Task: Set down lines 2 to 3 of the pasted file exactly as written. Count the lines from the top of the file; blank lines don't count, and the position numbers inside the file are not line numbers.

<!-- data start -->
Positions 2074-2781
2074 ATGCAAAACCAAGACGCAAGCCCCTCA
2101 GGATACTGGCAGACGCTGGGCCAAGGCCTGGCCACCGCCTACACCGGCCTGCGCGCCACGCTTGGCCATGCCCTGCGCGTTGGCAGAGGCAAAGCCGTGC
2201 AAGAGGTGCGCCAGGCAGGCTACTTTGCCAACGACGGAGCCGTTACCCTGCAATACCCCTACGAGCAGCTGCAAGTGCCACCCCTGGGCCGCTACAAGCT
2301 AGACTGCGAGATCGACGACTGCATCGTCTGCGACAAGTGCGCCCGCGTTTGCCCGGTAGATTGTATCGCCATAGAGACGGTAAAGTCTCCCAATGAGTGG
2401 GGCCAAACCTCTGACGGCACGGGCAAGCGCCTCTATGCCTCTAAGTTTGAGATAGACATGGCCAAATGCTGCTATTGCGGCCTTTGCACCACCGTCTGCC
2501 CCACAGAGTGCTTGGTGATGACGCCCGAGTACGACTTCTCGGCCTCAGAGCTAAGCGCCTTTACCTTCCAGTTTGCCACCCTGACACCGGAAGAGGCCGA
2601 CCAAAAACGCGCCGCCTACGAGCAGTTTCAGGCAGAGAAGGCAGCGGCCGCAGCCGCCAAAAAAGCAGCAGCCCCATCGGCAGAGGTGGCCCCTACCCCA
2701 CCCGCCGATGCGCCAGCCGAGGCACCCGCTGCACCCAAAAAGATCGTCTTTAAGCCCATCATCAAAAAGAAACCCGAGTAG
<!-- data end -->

2074 ATGCAAAACCAAGACGCAAGCCCCTCA
2101 GGATACTGGCAGACGCTGGGCCAAGGCCTGGCCACCGCCTACACCGGCCTGCGCGCCACGCTTGGCCATGCCCTGCGCGTTGGCAGAGGCAAAGCCGTGC